Junior aides teachers with new initiative


Photo courtesy of Henry Segal

Henry Segal ’22 founded Student-Teacher, an organization which assigns students to aid teachers while they are occupied.

Eshaan Mani, Staff Writer

When the world entered a new phase of distance learning, teachers with children struggled to balance developing a novel curriculum and entertaining their children.

“The teacher’s kids ran up behind them, interrupting the class…which is understandable considering that the younger kids’ distance learning program was heavily adult-dependent,” said Henry Segal, a junior. 

In late April, Segal developed a solution to teachers’  dilemma. He spoke with his friends and created Student-Teacher, a mentoring program with a simple website that serves as a resource for students and teachers on how to get started. The concept behind the program, as he explained, is to pair Upper School students with teachers’ children for free, 30-minute sessions. 

“It took about two weeks to start Student-Teacher,” Segal said. “I worked with the Kinkaid Upper School administration, and by the end of the first week, I had over 40 volunteers. It worked incredibly for a week, so I decided to let some New York and California friends know. Both of them got Student-Teacher running in their schools within a week.”

Segal said the spring season was packed with about 50 sessions a week, and he has lost track of how many teachers he has helped.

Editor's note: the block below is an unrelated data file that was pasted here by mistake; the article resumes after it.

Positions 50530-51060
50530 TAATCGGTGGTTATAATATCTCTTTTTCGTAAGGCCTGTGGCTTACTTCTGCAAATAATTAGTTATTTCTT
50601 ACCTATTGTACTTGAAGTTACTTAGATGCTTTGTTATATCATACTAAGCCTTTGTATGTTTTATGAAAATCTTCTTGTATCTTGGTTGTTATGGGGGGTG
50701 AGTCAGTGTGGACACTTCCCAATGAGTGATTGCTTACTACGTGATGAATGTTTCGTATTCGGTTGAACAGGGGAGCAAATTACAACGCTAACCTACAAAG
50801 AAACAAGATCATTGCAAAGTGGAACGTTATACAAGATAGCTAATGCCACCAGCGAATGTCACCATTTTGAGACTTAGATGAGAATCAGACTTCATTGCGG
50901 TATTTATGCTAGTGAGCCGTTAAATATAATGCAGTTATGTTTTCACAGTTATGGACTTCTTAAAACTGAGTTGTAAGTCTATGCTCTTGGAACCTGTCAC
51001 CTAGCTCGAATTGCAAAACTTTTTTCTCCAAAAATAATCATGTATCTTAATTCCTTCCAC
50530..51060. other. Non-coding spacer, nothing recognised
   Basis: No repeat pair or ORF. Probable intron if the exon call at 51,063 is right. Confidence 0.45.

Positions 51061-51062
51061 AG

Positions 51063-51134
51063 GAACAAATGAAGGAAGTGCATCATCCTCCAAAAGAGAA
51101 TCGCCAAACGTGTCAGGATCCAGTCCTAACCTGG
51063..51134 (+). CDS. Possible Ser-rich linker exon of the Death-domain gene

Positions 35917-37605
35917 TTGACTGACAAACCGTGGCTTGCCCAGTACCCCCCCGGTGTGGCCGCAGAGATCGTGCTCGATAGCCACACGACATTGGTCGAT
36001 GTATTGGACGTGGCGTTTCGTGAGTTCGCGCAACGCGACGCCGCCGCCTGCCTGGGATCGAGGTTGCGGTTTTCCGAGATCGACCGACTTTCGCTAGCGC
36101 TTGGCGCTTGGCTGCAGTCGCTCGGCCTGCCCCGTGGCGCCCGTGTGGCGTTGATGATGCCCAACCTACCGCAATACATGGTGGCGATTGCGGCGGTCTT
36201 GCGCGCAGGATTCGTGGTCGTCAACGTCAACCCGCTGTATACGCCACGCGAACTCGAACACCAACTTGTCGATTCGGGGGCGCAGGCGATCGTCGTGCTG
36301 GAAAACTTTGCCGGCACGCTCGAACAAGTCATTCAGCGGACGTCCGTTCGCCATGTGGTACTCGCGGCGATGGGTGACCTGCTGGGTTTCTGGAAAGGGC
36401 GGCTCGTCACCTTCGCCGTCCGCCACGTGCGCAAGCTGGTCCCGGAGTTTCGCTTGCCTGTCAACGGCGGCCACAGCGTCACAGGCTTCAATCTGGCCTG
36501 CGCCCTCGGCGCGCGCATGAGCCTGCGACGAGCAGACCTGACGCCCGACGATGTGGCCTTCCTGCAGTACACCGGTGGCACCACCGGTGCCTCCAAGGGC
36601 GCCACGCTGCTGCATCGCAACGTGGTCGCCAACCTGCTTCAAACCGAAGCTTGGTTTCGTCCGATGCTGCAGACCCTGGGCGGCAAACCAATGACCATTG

He said he learned the art of persistence and bettered his organization skills in setting up this venture.

“I made dozens of cold calls to news stations and press companies, hoping someone would pick up,” he said. “If they didn’t, I tried again. I also had to organize the program better to allot enough time to complete my schoolwork.”

Mrs. Sarah Shea, a science teacher in the Kinkaid Upper School, said she was very appreciative of Student-Teacher. 

“My daughter got help with some writing assignments that she needed to submit for school and even got art lessons from one of the most accomplished artists in our Upper School,” she said. “Bryan Akin, [junior], would lead hour-long science experiences for my son, complete with a lesson, videos, and experiments to try at home. It was amazing to see one of my former science students teaching my son to love science!”

Student-Teacher returned this fall, with adjustments and improvements, for the fall semester. One of the adjustments necessary for this school year was an increase in the number of time slots. Upper School students can now register to “babysit” from 2:30 to 5 p.m. Segal said he has looked into innovative ways to continue the program even when distance-learning ends.

“I think everyone benefits from this. The child who is being paired with a student gets to learn without any distractions from a cool high-schooler, and the volunteers also benefit because you can learn a lot just from teaching,” Segal said.

Those interested in applying can fill out this form. Student-Teacher is accepting applications on a rolling basis and the program will continue throughout the school year.